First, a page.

Sunday, January 27, 2013

February Lady Sweater

Phew. I started in June, took a bit of a break, and have now finished my February Lady Sweater. For those of you who haven't heard of it, Elizabeth Zimmermann (the Delia of knitting, I'd say) originally designed this as a baby sweater, featured as the "February" project in her Knitter's Almanac. Then, an enterprising knitwear designer realised it would make a great sweater for grown-ups and scaled up the pattern.

It's knit in one piece (yay - no seams!) and the pattern was fairly straightforward to follow. My sleeves are just past the elbow, mostly because I was running out of yarn (I have about 2 metres left).

The buttons are from Halfpenny Home in Needham Market. I finished it on Tuesday and have worn it to work on Wednesday and all day yesterday and today. LOVE it. The yarn is really soft (silk and cashmere - yum)! and the colour goes with everything. I'm not a huge fan of the puckers at the underarms but there's no way I'm starting over!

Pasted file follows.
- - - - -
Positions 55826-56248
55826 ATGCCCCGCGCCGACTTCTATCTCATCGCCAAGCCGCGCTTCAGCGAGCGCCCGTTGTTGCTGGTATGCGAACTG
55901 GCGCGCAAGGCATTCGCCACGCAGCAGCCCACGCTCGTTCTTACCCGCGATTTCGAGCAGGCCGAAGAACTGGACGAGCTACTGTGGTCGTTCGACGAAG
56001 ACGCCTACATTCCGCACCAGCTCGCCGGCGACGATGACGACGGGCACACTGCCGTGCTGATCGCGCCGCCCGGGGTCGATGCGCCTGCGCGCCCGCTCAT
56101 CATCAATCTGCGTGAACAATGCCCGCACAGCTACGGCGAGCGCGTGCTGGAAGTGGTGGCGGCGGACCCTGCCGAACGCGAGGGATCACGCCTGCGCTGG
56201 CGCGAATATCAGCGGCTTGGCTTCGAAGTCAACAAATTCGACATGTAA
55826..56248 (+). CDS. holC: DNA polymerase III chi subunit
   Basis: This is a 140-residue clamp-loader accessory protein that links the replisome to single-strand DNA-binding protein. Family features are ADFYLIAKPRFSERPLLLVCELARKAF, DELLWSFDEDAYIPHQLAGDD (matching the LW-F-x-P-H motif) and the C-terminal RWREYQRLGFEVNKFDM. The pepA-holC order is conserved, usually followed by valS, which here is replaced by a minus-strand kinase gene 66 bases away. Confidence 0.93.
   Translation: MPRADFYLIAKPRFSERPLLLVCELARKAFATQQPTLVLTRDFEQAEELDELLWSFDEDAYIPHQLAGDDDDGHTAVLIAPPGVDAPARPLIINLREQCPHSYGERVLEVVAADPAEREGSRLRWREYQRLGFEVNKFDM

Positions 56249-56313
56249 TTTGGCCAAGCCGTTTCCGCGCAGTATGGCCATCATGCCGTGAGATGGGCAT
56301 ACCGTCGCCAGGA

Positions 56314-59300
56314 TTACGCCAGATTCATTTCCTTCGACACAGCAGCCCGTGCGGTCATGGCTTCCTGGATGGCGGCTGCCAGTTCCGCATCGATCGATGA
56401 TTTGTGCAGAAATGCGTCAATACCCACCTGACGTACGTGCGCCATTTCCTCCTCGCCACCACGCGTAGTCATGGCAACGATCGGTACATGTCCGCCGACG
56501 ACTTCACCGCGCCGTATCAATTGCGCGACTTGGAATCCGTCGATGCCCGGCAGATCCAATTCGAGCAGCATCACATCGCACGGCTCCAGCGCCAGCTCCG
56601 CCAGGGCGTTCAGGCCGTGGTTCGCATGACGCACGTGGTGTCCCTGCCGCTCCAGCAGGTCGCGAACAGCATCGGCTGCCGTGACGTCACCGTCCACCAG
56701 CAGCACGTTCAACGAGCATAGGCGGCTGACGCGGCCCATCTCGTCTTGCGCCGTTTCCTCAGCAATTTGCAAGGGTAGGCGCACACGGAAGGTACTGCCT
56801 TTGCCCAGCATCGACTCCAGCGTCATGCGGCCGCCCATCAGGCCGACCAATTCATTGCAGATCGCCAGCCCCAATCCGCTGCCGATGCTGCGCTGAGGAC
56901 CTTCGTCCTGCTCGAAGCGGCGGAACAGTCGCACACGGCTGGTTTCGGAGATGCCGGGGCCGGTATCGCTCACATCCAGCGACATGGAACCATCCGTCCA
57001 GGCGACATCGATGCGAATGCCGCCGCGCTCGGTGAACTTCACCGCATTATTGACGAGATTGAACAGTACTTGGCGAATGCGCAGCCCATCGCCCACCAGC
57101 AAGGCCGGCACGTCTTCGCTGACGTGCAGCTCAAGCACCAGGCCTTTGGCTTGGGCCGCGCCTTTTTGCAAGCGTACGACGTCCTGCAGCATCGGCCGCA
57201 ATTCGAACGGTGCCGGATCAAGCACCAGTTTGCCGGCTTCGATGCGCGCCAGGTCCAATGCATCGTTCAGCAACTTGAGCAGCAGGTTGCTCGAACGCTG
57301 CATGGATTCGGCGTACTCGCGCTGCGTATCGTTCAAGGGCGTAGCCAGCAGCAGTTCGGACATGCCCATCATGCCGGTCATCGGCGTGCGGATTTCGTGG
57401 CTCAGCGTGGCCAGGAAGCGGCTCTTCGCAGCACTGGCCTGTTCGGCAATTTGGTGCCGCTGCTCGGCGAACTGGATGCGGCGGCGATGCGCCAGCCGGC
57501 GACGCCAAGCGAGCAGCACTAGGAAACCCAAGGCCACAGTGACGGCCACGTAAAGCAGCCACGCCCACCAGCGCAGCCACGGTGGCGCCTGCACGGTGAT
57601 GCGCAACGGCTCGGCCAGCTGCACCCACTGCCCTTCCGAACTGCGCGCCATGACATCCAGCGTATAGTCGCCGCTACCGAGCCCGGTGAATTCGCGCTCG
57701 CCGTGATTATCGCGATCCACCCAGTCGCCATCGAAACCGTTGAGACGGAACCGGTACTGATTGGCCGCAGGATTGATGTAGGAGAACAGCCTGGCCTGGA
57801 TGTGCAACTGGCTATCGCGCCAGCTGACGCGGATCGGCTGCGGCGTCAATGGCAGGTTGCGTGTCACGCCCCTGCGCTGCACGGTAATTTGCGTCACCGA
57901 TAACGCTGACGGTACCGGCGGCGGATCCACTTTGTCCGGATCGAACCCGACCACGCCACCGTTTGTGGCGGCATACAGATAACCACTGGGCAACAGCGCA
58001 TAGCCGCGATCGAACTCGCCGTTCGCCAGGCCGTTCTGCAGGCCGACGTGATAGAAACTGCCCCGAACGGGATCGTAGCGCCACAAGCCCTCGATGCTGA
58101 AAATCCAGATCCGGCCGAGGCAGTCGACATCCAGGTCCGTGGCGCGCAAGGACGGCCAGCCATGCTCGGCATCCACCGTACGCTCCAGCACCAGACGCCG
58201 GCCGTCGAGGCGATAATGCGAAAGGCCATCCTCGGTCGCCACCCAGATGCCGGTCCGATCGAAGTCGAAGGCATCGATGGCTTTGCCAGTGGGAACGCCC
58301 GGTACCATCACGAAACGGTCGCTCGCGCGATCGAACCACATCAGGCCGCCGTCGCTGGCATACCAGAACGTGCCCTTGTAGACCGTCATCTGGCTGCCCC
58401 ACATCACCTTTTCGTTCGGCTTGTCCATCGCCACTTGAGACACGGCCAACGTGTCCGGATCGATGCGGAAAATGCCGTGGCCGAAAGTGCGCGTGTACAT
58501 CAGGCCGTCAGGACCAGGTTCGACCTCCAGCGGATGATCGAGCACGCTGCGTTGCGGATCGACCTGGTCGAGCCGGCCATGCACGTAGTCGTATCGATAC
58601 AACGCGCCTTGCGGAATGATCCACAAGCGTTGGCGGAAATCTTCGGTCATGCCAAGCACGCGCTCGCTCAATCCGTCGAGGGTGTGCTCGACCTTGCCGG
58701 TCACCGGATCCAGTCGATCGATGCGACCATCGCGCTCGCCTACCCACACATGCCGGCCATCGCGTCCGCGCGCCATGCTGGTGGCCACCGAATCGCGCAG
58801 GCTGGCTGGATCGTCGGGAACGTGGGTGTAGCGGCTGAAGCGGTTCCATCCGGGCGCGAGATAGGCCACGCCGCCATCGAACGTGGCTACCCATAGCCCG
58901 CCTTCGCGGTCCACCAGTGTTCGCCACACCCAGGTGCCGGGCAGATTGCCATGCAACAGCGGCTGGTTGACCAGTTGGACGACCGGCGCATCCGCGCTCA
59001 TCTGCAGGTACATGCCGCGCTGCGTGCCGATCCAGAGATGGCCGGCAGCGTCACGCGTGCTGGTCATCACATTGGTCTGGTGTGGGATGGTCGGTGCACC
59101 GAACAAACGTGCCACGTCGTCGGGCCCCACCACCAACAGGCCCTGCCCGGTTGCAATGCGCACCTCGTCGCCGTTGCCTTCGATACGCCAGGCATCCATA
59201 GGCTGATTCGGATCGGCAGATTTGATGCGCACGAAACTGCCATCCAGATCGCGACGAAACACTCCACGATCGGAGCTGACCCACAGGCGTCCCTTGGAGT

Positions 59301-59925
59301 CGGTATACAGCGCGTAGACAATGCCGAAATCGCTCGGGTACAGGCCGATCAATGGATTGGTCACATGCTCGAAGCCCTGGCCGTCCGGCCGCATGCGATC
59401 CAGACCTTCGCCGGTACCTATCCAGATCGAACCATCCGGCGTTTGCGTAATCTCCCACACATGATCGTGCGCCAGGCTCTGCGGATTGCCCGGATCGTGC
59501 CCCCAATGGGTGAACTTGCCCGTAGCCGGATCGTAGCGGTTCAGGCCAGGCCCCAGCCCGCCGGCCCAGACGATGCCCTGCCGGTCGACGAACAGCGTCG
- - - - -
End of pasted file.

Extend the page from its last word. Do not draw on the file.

Ravelry link is here, for those of you so inclined.

Sunday, January 20, 2013

Oatmeal cranberry cookies with dark chocolate chips

I made these back before Christmas. I based the recipe on (what else?) Smitten Kitchen's oatmeal raisin cookies, but instead of raisins and walnuts I put in dried cranberries and dark chocolate chunks.

Oh, hi, red Kitchenaid! Yes, I love you, too.

They were seriously good - not too sweet, and felt vaguely healthy. They were the closest I've come to the cookie that my mom and I bought on the way back from Grandma's funeral last February. I've googled and it looks like we stopped at Kessman Farms, in Pawling, NY. Oatmeal cranberry raisin cookies. If you're passing through, that is. You could just make these instead...

Aw, rats. Now I want to go make some cookies.

Sunday, January 13, 2013

Review: Afternoon Tea at the Cambridge Hilton